July 27, 2018
Contract enforcement finally sees relief
AMENDMENTS TO THE SPECIFIC RELIEF ACT - HIGHLIGHTS
On July 23, 2018, the Parliament passed the Specific Relief (Amendment) Bill, 2018 (“Amendment Bill”). The Amendment Bill substantially alters the Specific Relief Act, 1963 (“Original Act”). The Amendment Bill has been passed by the Parliament and is awaiting Presidential assent. The amendments are made pursuant to the recommendations in the Expert Committee’s Report on Specific Relief Act, 1963 dated May 26, 2016 (“Expert Committee Report”). The Amendment Bill contains very limited grounds for refusal of specific performance in line with international principles such as the Principles of European Contract Law and the UNIDROIT Principles of International Commercial Contracts. These amendments are introduced with the aim of keeping pace with rapid economic growth in the country. The amendments, which intend on increasing contract enforceability, will potentially increase India’s ranking on the ‘ease of doing business index’ which is released by the World Bank.
Some of these key changes are discussed below.
COURTS NO LONGER HAVE DISCRETION IN GRANTING SPECIFIC RELIEF
Under Section 20 of the Original Act, courts had discretion in granting the remedy of specific relief. Courts were not bound to grant specific relief merely because it was lawful to do so. Therefore, specific relief was granted only in exceptional circumstances.
The Amendment Bill has entirely removed the concept of the court’s discretionary powers in granting specific relief. In Section 10, it is stated that specific performance of a contract shall be enforced by the court subject to the limited grounds of refusal defined in the statute. Specific relief has now been made a general rule.
Comment: The Amendment Bill has changed the nature of specific relief from an equitable, discretionary remedy to a statutory remedy. The discretionary nature of remedy created uncertainty and the grant of the relief was not uniform. With the amendment, specific performance now must be granted by courts unless the claim for relief is barred under limited grounds prescribed in the statute. The interpretation of the provisions of other statutes which are subject to the provisions of the Specific Relief Act (such as the Indian Contract Act, 1872 and the Sale of Goods Act, 1930) should be construed in line with the amendments to the Specific Relief Act.
CASES WHERE SPECIFIC PERFORMANCE CAN BE REFUSED
The Original Act under Section 14 provided situations in which contracts could not be specifically enforced. The Original Act was based on the premise that specific performance could not be granted or enforced in a situation where monetary compensation was an adequate relief. The Amendment Bill does away with this premise entirely. The Amendment Bill has replaced Section 14 and limited the grounds under which specific performance can be refused. The personal bars for obtaining relief under Section 16 have been amended in the same manner.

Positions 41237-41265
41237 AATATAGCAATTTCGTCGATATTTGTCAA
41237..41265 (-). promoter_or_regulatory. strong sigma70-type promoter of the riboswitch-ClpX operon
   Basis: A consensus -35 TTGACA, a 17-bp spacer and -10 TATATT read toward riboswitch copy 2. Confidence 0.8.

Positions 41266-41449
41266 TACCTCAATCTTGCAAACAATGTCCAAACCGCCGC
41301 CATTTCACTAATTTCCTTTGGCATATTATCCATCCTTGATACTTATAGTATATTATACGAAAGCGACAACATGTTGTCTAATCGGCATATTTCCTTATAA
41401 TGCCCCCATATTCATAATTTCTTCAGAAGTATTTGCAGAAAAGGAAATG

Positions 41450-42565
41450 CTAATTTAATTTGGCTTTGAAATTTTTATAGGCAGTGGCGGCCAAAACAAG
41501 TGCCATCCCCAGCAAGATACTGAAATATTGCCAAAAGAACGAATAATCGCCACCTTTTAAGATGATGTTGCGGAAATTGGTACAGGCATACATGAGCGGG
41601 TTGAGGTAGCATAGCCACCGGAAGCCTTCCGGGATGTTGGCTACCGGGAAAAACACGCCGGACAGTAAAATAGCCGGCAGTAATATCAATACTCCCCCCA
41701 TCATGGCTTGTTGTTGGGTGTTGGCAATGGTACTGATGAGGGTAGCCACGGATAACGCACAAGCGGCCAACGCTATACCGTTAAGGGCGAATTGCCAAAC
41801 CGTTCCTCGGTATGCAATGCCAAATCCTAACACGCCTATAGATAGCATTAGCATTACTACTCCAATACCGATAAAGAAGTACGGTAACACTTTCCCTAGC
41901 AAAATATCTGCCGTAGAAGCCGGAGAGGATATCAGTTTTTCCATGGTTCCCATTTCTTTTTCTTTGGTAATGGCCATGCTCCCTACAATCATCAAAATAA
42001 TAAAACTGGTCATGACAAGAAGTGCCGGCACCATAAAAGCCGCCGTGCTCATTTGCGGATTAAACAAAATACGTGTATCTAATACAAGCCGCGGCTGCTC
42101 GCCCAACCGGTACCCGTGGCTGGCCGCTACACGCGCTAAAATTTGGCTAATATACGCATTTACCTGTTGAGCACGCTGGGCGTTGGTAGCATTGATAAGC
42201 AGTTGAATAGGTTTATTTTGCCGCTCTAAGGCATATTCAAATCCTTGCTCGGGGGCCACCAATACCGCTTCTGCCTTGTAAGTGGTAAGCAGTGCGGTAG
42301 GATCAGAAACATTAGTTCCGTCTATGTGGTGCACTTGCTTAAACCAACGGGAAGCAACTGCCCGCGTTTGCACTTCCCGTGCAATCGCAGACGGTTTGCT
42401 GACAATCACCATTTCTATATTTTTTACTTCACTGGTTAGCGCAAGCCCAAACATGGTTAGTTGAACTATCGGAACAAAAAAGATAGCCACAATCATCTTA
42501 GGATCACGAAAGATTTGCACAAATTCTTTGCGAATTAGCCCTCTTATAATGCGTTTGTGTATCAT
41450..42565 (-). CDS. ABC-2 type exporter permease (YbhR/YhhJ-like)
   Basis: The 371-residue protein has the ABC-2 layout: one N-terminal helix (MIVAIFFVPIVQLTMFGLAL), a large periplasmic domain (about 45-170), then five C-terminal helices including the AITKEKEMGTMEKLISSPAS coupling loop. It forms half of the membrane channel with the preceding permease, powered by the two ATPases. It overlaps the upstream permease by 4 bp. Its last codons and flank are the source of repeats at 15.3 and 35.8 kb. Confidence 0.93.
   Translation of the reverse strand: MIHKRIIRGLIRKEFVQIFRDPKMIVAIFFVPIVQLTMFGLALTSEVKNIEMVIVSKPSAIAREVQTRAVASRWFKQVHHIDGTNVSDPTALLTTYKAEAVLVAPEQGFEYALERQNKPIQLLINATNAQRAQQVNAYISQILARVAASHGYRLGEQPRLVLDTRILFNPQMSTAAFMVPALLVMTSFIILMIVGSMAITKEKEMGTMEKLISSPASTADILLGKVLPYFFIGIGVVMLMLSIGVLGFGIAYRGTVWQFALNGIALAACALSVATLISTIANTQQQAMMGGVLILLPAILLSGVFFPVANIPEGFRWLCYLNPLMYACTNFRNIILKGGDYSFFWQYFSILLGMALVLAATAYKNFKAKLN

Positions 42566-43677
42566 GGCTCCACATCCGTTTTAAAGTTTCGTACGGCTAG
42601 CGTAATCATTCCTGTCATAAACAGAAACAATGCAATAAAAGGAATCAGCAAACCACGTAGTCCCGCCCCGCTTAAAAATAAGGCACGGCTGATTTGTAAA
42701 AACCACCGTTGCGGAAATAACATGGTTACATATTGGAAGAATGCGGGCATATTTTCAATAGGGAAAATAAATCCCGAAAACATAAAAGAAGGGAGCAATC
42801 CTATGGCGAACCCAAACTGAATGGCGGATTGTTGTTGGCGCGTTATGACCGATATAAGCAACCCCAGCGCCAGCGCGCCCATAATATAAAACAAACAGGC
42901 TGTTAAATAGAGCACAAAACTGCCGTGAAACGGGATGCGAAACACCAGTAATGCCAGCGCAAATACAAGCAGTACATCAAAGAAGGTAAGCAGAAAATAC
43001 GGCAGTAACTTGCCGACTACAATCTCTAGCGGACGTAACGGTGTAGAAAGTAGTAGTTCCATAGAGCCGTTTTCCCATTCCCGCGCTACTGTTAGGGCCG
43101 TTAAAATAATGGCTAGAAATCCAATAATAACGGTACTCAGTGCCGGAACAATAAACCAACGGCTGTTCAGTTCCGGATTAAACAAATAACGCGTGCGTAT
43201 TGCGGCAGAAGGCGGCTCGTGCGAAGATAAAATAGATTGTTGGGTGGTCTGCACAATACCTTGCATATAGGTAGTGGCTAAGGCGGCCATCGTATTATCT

Further, it is no longer necessary for parties to aver their readiness and willingness to perform the contract in order to seek specific performance. It is sufficient to merely prove that they have been ready and willing.
A comparison of the original position and the amended position can be found here.
Comment: The Amendment Bill has deleted the settled ground that specific performance is granted only when monetary compensation is not adequate, making specific performance a general remedy available to any person who wishes to claim it unless she is barred under specific grounds laid out in the statute. Therefore, the primacy given to damages as a relief over specific performance under Indian law has been removed. As the courts no longer have the discretion to decide upon granting specific relief, there is far more certainty that the parties will be successful in obtaining specific relief. However, considering the removal of discretion in the grant of relief of specific performance, the Expert Committee Report recommended insertion of various additional grounds for denial of such relief such as:
These were also the specific circumstances wherein the court had the ability to exercise discretion under Section 20 of the Original Act. However, the amendments do not introduce such specific grounds for denial of relief of specific performance. Whilst this is going to bring about greater enforceability and lesser uncertainty, it may also create incongruous situations where the court has to order specific performance irrespective of the circumstances.
Separately, the Expert Committee Report noted that the requirement of averment of readiness and willingness to perform the contract in order to seek specific performance has been removed pursuant to the interpretation adopted by courts. Judgments on this point suggest that there is no necessity to adopt a literal compliance to the language and it is sufficient if the averments in substance and spirit indicate the continuous readiness and willingness on the part of the person suing to perform his part of the contract.1
SUBSTITUTED PERFORMANCE OF CONTRACT
The Amendment Bill introduces the concept of substituted performance. If a contract is broken due to non-performance of a promise by a party, the party suffering the breach has the option of availing substituted performance through a third party or through its own agency after giving a notice in writing of not less than 30 days to the party in breach. The party suffering the breach is entitled to recover the costs and expenses for the substituted performance by a third party or through its own agency from the party committing the breach.